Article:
Are You Growing Organic Berries?

Growing Organic Berries at Home

If you’ve been enjoying growing berries at home, you’re probably well versed in the how-to aspects of berry growing and may be interested in taking your knowledge to a whole new level. If you want to learn more about berry growing and what criteria need to be met to determine if berries are organic, read on...

What is Organic?

Essentially, when it comes to growing berries, and really all fruits and vegetables in general, the term organic is often discussed. What fruits or berries are organic? Are the berries you yield from berry growing organic?

The United States Department of Agriculture has strict criteria for labeling a fruit or vegetable organic and that includes blueberries, strawberries, or raspberries. If you browse their website, you can find out more information about the term organic.

There is actually a distinction between the word organic and “100% organic.” The phrase “100% organic” means that the item was made with 100% organic ingredients. The term “organic” means that the item was made with 95% organic ingredients.

Conventional produce refers to produce that was grown with the use of synthetic chemicals preservatives. If you’re growing berries at home, you probably don’t need to be overly concerned about this label.

Watch the Terminology

When you’re growing berries at home, you might actually be producing organic berries. It all depends on what products you use in the growing process. However, the term “organic” really can only be given to fruit that is inspected by the U.S.D.A. and meets their criteria, so if you’re reselling berries you produce on your own, you really can’t use the term organic.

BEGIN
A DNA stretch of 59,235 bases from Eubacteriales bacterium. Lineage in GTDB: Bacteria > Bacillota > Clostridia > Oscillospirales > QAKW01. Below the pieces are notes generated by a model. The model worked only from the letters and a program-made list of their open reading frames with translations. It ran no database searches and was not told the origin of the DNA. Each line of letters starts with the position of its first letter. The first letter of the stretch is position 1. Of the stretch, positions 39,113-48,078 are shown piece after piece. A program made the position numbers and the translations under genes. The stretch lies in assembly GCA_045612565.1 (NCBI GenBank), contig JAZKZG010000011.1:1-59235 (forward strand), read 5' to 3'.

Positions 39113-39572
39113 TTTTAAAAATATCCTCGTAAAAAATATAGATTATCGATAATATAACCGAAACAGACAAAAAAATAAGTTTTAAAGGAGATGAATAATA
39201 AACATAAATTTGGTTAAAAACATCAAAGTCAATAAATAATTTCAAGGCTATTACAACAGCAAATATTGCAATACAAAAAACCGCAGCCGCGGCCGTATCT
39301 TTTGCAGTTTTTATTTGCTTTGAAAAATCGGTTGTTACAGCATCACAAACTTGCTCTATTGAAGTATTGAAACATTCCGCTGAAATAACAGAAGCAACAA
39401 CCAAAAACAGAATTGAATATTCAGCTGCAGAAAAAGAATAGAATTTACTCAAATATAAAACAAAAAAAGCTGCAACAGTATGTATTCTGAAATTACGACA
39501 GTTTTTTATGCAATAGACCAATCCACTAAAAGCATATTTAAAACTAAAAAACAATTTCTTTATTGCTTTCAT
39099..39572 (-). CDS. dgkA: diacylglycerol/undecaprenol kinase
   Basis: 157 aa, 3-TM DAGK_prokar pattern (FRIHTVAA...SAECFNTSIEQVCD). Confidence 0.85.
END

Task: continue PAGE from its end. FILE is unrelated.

Even veteran berry growers do find themselves purchasing store-bought berries from time to time. Before purchasing berries or any type of produce, it is important to read labels. Sometimes a supermarket might have a sign saying “organic” but there is conventional produce underneath it.

If you’re interested in organic berries, read the product labels before putting any berries or other fruits and vegetables in your grocery cart. It’s easy to tell a conventional apple by it’s shiny, waxed coating, but it’s more difficult to determine the difference between conventional and organic berries. Sometimes organic strawberries tend to be smaller than conventional strawberries; however, the difference between organic and conventional blueberries and raspberries will virtually be undiscernable.

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